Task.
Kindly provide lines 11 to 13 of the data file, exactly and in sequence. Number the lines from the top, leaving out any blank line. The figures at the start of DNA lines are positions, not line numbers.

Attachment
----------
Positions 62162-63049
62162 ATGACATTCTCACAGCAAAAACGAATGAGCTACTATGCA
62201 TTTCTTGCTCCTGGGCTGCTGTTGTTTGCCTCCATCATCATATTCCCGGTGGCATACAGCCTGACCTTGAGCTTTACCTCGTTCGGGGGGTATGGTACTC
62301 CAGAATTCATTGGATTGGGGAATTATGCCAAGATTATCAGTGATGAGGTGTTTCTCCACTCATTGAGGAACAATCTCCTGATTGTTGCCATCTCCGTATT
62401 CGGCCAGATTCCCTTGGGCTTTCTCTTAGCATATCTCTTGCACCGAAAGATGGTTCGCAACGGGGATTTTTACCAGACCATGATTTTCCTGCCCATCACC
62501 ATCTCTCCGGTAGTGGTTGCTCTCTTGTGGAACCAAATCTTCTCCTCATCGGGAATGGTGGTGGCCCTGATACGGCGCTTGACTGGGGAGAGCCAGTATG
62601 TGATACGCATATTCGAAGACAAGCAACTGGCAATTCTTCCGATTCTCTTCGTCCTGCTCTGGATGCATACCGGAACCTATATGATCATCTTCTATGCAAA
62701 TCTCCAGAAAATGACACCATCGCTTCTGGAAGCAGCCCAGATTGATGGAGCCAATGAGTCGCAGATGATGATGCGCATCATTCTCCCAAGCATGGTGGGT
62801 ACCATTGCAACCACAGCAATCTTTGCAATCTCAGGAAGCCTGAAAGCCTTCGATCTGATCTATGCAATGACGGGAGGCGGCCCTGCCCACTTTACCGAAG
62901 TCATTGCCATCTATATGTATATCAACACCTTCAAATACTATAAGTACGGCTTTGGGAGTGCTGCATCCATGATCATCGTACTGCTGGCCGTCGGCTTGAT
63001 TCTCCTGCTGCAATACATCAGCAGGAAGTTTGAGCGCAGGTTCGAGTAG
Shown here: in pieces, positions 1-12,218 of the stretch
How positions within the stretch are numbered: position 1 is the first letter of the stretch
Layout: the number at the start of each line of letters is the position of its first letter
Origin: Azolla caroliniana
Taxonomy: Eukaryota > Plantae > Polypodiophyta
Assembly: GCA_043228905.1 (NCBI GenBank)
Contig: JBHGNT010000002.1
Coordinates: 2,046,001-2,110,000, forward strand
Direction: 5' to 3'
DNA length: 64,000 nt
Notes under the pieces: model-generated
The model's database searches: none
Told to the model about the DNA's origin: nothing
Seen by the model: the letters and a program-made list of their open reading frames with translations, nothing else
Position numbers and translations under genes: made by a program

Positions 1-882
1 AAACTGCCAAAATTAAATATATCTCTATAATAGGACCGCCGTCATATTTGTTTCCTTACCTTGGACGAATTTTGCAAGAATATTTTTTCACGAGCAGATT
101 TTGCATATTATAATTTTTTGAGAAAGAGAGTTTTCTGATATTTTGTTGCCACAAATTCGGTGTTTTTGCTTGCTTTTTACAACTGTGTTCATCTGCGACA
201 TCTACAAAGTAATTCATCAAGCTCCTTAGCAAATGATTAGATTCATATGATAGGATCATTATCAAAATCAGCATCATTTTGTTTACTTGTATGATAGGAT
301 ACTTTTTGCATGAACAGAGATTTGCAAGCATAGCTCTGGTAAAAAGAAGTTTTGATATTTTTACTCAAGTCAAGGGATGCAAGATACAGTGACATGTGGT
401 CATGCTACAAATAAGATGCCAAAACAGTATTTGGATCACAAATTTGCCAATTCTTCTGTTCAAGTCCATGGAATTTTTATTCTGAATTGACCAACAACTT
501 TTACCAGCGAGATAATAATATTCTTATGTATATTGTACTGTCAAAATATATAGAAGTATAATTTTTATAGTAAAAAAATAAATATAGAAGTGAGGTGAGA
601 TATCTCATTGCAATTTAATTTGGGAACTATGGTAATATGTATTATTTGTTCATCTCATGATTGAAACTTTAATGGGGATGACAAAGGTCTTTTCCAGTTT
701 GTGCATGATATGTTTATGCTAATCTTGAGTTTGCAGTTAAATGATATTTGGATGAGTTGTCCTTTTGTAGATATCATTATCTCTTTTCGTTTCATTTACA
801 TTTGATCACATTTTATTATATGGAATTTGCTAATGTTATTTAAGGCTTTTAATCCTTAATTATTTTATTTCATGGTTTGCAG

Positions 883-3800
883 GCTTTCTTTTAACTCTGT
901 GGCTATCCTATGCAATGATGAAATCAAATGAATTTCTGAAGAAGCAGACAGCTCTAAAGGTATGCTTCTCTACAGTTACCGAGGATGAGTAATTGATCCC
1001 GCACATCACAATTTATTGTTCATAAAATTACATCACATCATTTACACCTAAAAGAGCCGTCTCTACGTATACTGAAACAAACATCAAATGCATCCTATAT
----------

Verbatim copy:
63001 TCTCCTGCTGCAATACATCAGCAGGAAGTTTGAGCGCAGGTTCGAGTAG
Shown here: in pieces, positions 1-12,218 of the stretch
How positions within the stretch are numbered: position 1 is the first letter of the stretch